Folic acid also known as vitamin B9 or folacin and folate in its natural form, is a part of the water-soluble B complex vitamins. Folic acid is itself not biologically active, but its biological importance is due to tetrahydrofolate and other derivatives after its conversion to dihydrofolic acid in the liver.

In the 1920s scientists believed that folate deficiency and anemia were the same condition. A key observation by researcher Lucy Wills in 1931 led to the identification of folate as the nutrient needed to prevent anemia during pregnancy. Dr. Wills demonstrated that anemia could be reversed with brewer's yeast. Folate was identified as the corrective substance in brewer's yeast in the late 1930s and was first isolated in and extracted from spinach leaves by Mitchell and others in 1941.

Bob Stokstad isolated the pure crystalline form in 1943, and was able to determine its chemical structure while working at the Lederle Laboratories of the American Cyanamid Company. This historical research project, of obtaining folic acid in a pure crystalline form in 1945, was done by the team called the "folic acid boys," under the supervision and guidance of Director of Research Dr. Yellapragada Subbarao, at the Lederley Lab, Pearl River, NY.

This research subsequently led to the synthesis of the antifolate Aminopterin, the first ever anti-cancer drug, the clinical proof of its efficacy was proven by Dr. S. Farber in 1948. In the 1950s and 1960s scientists began to discover the biochemical mechanisms of action for folate. In 1960 experts first linked folate deficiency to neural tube defects. In the late 1990s US scientists realized that despite folate being available in foods and in supplements, there was still a challenge for people to meet their daily folate requirements, and that is when the US implemented the folate fortification program.

Folate is found in small amounts in many foods. Good sources include leafy green vegetables, fruits, dried beans, peas and nuts. Enriched breads, cereals and other grain products, broccoli, Brussels sprouts, asparagus, peas, chickpeas and brown rice. Other useful sources include fortified breakfast cereals, some bread and some fruit (such as oranges and bananas).

Folic acid helps the body make healthy new cells. Everyone needs folic acid. For women who may get pregnant, it is really important. When a woman has enough folic acid in her body before and during pregnancy, it can prevent major birth defects of her baby's brain or spine. Some women have an increased risk of having a baby with a neural tube defect (NTD).

You may have a higher than average risk if:

  • you have previously given birth to a baby with an NTD,
  • you are taking an antiepileptic medication,
  • either you, or your partner, has an NTD,
  • you have a condition caused by a sensitivity to gluten (coeliac disease), or
  • you have diabetes.

If any of the above applies to you, a higher dose of folic acid (5.0 mg) is recommended to reduce your chances of having a child with an NTD. This higher dose is available on prescription from your GP. Your GP or midwife may also recommend additional screening tests during your pregnancy.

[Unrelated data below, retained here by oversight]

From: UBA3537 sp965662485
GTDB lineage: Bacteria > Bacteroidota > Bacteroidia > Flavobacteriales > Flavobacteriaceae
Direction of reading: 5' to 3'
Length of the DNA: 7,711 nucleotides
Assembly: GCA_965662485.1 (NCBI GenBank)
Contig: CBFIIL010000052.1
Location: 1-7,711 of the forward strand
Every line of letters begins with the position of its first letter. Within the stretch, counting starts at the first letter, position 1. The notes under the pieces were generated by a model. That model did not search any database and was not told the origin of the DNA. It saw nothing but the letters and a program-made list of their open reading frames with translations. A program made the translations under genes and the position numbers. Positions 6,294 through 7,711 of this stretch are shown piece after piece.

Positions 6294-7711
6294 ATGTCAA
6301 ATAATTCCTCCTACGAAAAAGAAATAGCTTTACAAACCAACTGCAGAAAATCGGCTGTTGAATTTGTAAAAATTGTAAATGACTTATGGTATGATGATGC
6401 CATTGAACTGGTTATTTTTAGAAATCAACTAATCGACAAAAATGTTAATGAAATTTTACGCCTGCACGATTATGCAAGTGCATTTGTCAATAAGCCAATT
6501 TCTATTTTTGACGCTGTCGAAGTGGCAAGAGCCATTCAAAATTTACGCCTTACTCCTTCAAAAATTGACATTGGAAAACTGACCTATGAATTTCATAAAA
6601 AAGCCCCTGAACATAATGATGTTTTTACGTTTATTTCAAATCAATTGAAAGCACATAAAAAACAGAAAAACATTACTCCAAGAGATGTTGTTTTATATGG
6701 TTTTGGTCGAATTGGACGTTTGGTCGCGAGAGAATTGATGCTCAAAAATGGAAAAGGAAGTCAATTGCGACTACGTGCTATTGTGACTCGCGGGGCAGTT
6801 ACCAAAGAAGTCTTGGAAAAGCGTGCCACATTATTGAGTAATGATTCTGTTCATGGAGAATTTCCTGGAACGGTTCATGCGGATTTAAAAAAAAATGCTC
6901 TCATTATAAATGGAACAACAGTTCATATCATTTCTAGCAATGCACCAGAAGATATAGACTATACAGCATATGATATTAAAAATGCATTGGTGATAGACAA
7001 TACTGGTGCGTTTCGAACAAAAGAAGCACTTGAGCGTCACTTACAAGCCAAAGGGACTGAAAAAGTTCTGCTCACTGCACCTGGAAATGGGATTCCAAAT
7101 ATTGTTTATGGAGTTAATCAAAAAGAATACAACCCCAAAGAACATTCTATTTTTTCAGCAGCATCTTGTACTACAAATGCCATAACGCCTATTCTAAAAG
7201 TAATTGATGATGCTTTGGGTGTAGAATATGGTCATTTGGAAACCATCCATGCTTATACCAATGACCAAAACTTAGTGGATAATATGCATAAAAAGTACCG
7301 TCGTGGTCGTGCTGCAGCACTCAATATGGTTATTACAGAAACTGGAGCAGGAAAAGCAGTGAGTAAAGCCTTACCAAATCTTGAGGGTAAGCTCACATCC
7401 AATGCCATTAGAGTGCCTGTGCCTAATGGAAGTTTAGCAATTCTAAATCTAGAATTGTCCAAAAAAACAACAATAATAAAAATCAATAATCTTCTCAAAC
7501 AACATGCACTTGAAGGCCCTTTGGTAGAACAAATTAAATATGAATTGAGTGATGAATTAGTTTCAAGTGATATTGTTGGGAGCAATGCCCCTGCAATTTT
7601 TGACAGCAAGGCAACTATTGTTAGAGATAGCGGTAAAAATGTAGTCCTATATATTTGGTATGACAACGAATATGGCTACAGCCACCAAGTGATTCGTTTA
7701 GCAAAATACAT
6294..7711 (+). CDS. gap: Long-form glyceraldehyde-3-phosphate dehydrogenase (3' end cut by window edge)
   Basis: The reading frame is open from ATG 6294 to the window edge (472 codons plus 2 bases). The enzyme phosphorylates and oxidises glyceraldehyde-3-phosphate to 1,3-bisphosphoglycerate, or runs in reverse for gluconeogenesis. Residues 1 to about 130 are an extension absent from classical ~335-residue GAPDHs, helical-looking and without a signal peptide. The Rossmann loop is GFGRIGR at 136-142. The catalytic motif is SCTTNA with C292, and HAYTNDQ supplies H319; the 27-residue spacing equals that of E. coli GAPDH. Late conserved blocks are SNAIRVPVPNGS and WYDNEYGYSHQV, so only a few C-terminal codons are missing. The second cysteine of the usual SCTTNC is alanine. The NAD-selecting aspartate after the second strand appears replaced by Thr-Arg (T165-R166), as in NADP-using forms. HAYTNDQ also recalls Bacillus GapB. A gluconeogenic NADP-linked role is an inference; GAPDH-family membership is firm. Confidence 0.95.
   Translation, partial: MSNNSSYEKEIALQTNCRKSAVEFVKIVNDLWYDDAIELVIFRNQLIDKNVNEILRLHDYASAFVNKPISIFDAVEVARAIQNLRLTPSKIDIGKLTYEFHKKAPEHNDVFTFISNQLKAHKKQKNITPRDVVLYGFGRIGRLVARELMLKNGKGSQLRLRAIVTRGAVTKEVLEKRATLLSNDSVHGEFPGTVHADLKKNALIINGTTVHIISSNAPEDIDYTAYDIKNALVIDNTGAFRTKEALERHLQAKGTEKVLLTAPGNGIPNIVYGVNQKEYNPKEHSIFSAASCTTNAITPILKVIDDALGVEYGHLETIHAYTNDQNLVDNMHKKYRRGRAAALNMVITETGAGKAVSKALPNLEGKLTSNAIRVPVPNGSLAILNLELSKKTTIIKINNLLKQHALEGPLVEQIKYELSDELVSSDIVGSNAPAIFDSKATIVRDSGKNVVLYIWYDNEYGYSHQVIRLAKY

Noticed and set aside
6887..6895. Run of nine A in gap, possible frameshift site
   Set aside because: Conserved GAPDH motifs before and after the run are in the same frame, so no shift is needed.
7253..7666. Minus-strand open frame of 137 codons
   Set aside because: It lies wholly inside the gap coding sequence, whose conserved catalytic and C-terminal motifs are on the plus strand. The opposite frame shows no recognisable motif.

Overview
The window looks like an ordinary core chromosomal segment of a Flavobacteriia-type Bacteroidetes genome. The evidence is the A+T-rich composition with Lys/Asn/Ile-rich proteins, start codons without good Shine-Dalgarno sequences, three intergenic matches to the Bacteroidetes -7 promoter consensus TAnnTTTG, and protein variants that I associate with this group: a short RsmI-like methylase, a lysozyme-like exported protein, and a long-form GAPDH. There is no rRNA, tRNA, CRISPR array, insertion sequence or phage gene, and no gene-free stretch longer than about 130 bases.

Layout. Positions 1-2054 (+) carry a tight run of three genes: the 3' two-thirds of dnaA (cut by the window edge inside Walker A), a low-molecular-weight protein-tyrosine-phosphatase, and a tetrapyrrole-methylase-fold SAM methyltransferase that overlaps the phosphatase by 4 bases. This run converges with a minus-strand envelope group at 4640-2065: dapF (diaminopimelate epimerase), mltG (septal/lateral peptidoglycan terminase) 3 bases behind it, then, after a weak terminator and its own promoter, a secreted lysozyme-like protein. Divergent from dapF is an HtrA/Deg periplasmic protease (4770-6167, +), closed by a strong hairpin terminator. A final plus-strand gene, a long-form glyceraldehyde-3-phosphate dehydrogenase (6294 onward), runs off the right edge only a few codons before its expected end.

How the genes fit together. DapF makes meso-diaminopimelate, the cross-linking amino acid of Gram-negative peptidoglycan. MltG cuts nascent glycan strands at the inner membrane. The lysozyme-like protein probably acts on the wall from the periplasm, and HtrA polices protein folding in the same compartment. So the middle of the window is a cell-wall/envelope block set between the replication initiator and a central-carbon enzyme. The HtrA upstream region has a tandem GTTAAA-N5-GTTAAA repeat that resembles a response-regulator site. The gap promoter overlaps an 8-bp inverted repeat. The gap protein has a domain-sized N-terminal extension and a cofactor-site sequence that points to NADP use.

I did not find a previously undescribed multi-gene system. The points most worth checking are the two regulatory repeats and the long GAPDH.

Folate is a water-soluble vitamin, which means you need it in your diet every day because it can't be stored in the body. Most people should be able to get the amount they need by eating a varied and balanced diet. Adults need 0.2 mg a day. If you don't get enough folic acid from the foods you eat, you can also take it as a dietary supplement.

However, if you are pregnant or thinking of having a baby you should take a daily 0.4 mg (400 microgram) folic acid supplement from the time you stop using contraception until the 12th week of pregnancy. This is to help prevent neural tube defects such as spina bifida. If you have already had a pregnancy affected by a neural tube defect, a higher dose is recommended. Speak to your GP for more advice. See our article on the Daily Intake Rates.

Folate has a number of important functions. For example it:

  • works together with vitamin B12 to form healthy red blood cells
  • helps reduce the risk of neural tube defects such as spina bifida in unborn babies

Unless you are pregnant or thinking of having a baby, you should be able to get all the folate you need by eating a varied and balanced diet. If you're taking folic acid supplements, it's important not to take too much because this could be harmful. Taking 1 mg (1000 micrograms) or less of folic acid supplements a day is unlikely to cause any harm.

There are also a number of conditions that increase the risk of folic acid deficiency (not having enough in your body). Anyone taking anticonvulsant medicines, undergoing kidney dialysis, or with conditions such as liver disease, may need to supplement their diet with additional folic acid. This will also apply if you have malabsorption (difficulty absorbing vitamins and minerals) or certain types of anaemia. If you are taking medication for a medical condition, check with your GP before taking folic acid supplements.

If you're not getting enough vitamin B12 - known as vitamin B12 deficiency - taking doses of folic acid higher than 1 mg can hide this fact. An early symptom of vitamin B12 deficiency is anaemia. But taking large amounts of folic acid treats the anaemia without treating the B12 deficiency. If vitamin B12 deficiency isn't noticed, it can eventually lead to damage of the nervous system (neurological damage). This is a concern particularly for older people, because as we get older it becomes more difficult to absorb vitamin B12.

Back to the top of the page

                            Send this page to a Friend:

Site Map
Essential Oils